Published by Misasa Medical Center, Okayama University Medical School
Published by Misasa Medical Center, Okayama University Medical School

<Formerly known as>
岡大三朝分院研究報告 (63号-72号) 環境病態研報告 (57号-62号)
岡山大学温泉研究所報告 (5号-56号) 放射能泉研究所報告 (1号-4号)

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腸管癒着症に関する研究 第2編 腸管癒着発生機序に関する実験的研究

大谷 満 岡山大学温泉研究所外科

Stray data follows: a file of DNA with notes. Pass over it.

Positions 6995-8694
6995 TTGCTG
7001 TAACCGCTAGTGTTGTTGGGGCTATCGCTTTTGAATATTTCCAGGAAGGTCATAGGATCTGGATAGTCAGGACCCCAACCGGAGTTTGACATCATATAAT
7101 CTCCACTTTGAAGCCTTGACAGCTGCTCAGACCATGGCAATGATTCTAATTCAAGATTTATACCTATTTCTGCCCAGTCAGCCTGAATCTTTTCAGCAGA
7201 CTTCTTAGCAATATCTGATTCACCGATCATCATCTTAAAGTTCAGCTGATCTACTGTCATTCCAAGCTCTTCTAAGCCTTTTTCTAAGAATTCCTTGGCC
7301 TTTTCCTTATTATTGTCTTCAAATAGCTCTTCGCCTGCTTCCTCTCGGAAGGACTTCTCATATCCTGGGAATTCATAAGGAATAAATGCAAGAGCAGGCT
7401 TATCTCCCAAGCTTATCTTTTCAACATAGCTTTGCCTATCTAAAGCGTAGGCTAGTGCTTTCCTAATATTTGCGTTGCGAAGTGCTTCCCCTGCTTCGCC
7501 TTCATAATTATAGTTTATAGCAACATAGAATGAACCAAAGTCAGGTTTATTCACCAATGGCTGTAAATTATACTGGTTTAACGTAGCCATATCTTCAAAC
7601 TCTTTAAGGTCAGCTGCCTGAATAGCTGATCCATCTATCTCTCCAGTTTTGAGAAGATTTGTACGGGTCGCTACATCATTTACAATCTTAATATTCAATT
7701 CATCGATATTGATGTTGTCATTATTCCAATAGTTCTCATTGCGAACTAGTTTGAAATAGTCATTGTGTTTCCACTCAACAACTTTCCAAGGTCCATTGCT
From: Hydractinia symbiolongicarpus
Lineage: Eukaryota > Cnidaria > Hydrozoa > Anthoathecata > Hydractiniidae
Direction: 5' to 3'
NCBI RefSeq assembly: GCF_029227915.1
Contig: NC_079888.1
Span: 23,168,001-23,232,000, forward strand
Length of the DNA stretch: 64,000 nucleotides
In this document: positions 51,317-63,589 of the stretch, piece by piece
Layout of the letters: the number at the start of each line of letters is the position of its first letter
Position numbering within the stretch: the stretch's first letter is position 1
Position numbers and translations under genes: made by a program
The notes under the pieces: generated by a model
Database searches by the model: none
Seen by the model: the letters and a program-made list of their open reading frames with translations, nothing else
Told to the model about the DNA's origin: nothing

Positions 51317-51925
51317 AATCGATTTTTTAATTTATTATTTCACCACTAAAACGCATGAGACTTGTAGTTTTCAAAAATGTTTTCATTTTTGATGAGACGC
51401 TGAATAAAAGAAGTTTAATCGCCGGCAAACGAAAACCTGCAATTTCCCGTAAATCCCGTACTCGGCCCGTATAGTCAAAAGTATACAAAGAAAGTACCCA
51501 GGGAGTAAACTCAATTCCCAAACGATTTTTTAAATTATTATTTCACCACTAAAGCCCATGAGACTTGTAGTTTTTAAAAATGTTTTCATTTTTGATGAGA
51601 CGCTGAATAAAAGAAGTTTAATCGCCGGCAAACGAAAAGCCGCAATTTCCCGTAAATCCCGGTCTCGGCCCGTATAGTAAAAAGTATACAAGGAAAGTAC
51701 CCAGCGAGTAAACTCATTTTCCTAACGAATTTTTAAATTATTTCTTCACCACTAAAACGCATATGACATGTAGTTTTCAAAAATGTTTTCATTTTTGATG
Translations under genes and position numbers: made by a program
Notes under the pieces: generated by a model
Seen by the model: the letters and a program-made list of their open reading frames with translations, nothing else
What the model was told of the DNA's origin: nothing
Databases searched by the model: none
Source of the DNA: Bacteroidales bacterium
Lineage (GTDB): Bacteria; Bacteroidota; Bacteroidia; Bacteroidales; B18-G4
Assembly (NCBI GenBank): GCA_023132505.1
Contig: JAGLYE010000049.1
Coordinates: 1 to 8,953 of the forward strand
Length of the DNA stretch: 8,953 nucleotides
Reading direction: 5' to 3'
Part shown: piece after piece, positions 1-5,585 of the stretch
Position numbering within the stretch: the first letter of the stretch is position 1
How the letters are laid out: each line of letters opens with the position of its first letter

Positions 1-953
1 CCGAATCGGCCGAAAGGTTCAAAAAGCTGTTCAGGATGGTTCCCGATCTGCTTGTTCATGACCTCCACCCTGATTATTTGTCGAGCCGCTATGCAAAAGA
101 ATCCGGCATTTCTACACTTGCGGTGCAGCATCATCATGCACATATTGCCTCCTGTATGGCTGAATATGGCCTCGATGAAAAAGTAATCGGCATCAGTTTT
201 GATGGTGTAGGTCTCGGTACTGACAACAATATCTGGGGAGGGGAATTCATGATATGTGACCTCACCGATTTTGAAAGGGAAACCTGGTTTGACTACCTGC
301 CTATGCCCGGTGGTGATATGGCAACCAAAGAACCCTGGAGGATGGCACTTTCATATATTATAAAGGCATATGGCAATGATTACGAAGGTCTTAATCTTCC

The experiments were designed (1) to investigate the effects of various types of injury to the peritoneum on the formation of adhesions, and (2) to study the hitological changes of the intestinal wall when injured artificially with 5 % iodine tincture. The experimental animals used were Wistar adult male rats with a weight range of 90 to 120 grams. A total of 170 rats were used. Experiment 1. The experimental animals were divided into 10 groups, each group consisting of 10 to 20 rats. Group A. The caecal serosa was injured with 2 % iodine tincture. Group B. The caecal seroSa was injured with 5 % iodine tincture. Group C. The caecal serosa was abraded with gauze until subserosal petechies were produced. Additional trauma to this area waS inflicted with 2 % iodine tincture. Group D. The caecal serosa was injured as in group C, but 5 % iodine tincture was used. Group E. The caecal serosa waS injured with 2 % aqueous mercurochrome solution. Group F. The caecal serosa was rubbed with gauze until subserosaI petechies were produced. Additional trauma to this area was inflicted with 2 % aqueous mercurochrome solution. Group G. The caecal wall was rubbed with gauze 100 times, injuring the subserosa. Group R. The anterior wall of the stomach and caecum was traumatized with a toothbrush and 2 ml of aqueous talcum solution were instilled into the peritoneal cavity. Group I. Excisions of the parietal peritoneum were performed with a surgical knife over areas of varying sizes at both sides of the operation wound. Group J. Adjacent loop of the intestines with normal serosa were connected to one another by No.2 black silk suture at two or three points. In five cases of this group, contacting surfaces of the intestines were injured with 5 % iodine tincture. The results obtained were as follows : (1) Local administration of 2 % iodine tincture and 2 % aqueous mercurochrome solution would not produce adhesions unless mechanical injury, such as rubbing with gauze was also present. (2) When the serosa was slightly injured with gauze, fibrinous adhesions were separated or torn apart by bowel movements. (3) Local administration of 5 % iodine tincture produced in all members of group B. The adhesions were moderate, not extensive in degree. Additional mechanical trauma aggravated the adhesions caused by bacterial contamination. (4) Intraperitoneal instillation of 10 % aqueous talcum solution produced extensive adhesions. The favorite sites of occurrence of the adhesions were the greater omentum and the small intestine. (5) Excision of the parietal peritoneum over areas of vareous sizes caused no adhesion. (6) Even prolonged contact between the intestinal wall and normal serosa did not result in the formation of adhesions. However, firm adhesions resulted from prolonged contact between injured serosal surfaces regardless of the type of injury. (7) The author would like to emphasize that large peritoneal defects should be left untreated, because attempts at peritonealization result in additional injury to the subserosa and often in more extensive adhesions. Experiment 2. (1) Edema and an infiltration of leucocytes occurred in the early stages of the inflammation. These histological changes were seen not only in the subserosa, the muscular layer, and the submucosa, but also in the mucosa. Lesions in the mucosa slowly developed into necroses or ulcers. The intensity of the adhesions varied with the severity of the lesions in the mucosa. (2) Twenty-four hours after injury to the peritoneum, P. A. S. positive substances began to appear in the submucosa, disappearing fourth post-operative day. (3) The process of the formation of the adhesions may be outlined as follow: a) After injury to the peritoneal surface, an exudate is formed. b) Thise xudate coagulates to form fibrin, which causes adiacent surfaces to cohere. c) Dunng organization, fibroblasts or fibrocytes migrate into this area. e) Whth the aid of mucopolysacchrides in ground substances, collagen is deposited and grdually a firm adhesion is formed. In some cases, however, this area becomes membraneous or strand-like in form during the completion of the process of adhesions, and is eventually torn apart.